But here’s the problem: Lucky is now hosting an interview with Ross on Ross’s channel. Rather than hold Ross accountable on his own platform, Lucky is going to Ross and letting Ross dictate the conversation, what got him in trouble in the first place.

I don’t always attribute Lucky or Grooms’ frequently angering behavior necessarily to malice. Neither are surrounded or supported by capital-J journalists in the current organizations or previous employer.

It’s part of why, in March 2021, Grooms helmed a piece on Esports Talk using an out-of-context clip of veteran esports journalist Richard Lewis drunkenly getting angry on a podcast in 2020 after the death of his roommate and his best friend. Since Lewis has said he was suicidal, was drinking and taking sleeping pills together, and admitted he acted out of turn. Grooms, though, used that clip to try to smear Lewis on a completely unrelated topic more than a year later.

But Lucky, in particular, has been confronted publicly and privately by tenured and respected journalists in gaming—and rather than listen to their critiques and improve, he ignores them and continues to make the same mistakes over and over again.

Some saving grace is that Lucky and Grooms’ platform where it matters is much, much smaller than it was at Esports Talk. Grooms is currently unemployed, after the Stan Kroenke-backed esports team The Guard laid off the majority of its staff on Feb. 22. His job at The Guard did not include his unofficial duties of Twitter journalist. And for Lucky, his channel, Full Squad Gaming—backed by venture capital money invested in the esports team NRG—struggles to get 2,000 views per video on YouTube in any given day, despite more than 100,000 subscribers.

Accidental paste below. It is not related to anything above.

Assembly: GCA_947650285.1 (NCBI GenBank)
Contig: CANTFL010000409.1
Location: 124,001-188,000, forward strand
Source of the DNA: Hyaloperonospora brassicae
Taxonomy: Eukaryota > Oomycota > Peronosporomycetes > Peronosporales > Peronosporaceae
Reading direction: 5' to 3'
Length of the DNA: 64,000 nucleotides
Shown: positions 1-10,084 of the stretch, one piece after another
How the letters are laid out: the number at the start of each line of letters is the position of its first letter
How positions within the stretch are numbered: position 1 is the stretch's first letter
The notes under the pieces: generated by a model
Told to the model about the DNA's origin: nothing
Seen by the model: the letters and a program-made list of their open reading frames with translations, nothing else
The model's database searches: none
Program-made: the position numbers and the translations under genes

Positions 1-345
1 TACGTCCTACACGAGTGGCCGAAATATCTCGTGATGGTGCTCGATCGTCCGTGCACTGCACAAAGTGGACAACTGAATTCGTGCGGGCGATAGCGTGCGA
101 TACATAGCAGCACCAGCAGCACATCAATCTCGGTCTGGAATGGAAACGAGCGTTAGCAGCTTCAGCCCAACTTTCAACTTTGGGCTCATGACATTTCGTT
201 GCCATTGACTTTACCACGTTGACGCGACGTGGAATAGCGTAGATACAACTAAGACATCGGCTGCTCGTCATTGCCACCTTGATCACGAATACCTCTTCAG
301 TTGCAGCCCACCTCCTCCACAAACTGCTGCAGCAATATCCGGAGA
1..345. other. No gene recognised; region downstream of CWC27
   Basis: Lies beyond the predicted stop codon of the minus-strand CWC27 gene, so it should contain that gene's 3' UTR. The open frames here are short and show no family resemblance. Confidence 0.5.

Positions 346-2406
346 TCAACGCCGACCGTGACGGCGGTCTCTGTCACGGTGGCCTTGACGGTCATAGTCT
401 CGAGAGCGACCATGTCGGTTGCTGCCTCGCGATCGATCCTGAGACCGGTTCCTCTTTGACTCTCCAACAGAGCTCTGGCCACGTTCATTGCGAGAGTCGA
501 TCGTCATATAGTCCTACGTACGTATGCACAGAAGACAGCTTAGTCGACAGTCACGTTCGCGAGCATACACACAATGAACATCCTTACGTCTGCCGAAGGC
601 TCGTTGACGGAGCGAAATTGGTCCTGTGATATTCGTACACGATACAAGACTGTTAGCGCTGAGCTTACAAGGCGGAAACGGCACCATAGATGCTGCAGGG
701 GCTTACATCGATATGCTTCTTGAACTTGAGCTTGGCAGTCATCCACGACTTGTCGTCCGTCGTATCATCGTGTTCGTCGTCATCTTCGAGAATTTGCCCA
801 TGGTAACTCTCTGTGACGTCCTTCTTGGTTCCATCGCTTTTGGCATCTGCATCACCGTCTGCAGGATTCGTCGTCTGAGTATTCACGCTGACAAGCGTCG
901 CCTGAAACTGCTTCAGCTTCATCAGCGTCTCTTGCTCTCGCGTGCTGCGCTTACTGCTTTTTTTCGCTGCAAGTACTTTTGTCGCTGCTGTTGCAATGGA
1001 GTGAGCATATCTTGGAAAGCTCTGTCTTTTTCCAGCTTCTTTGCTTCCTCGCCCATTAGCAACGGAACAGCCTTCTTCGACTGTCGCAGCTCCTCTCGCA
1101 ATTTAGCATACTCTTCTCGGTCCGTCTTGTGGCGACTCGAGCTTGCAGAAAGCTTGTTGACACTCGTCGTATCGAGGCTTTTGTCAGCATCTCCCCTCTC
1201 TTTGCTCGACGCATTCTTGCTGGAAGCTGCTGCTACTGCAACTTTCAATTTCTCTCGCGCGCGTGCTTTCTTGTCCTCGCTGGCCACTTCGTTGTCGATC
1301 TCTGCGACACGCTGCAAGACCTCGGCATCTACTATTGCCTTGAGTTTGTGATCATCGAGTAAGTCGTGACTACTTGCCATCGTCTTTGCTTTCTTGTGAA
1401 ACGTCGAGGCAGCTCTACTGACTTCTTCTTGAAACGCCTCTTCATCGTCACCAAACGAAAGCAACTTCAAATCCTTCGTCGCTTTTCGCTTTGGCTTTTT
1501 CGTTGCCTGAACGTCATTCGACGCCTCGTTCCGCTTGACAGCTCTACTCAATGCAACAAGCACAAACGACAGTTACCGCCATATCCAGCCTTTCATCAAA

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Lucky and Grooms’ perceived relevance comes from Twitter, where, combined, the two hold more than 415,000 followers, Lucky the bulk of that number. Lucky has become a hit on LinkedIn, too, the platform pervasively known for grifters who move trend to trend, with no real insight or grasp on the industries they exclaim to be experts on. LinkedIn is a perfect place for Lucky, whose primary content is reposting clips or descriptions from Reddit and the dozens of people who send him random news.

Lucky and Grooms’ content is not relevant, helpful or meaningful to the larger, growing audience, though—the gamers and creator superfans who consume the original content in the hundreds of millions and are the core demographic desired for media advertising. That audience already consumes the clips Lucky and Grooms are sharing from the source, be it on Twitch or YouTube or the reposts on Reddit.

Instead, the audience wants to hear commentary, analysis or what’s commonly known in journalism as the “second-day story.” Content creators like Ludwig Ahgren, Hasan Piker, Charlie “MoistCr1TiKaL” White, Devin Nash and Brandon “Atrioc” Ewing, before the aforementioned despicable deepfake porn scandal, offer precisely that. And most of the time the analysis is educated and on the money. That reaps that group hundreds of millions of viewers on YouTube, versus Lucky’s just few thousand.

Lucky’s brand of “journalism”—although he avoids that word intentionally—therefore doesn’t generate significant revenue. The Twitter and LinkedIn numbers look nice, and you bet your ass NRG’s CEO is bragging about them while The Guard and the rest of the esports industry is melting down in real time, but they do not matter. Revenue is important. Drama reporting on Twitter doesn’t work.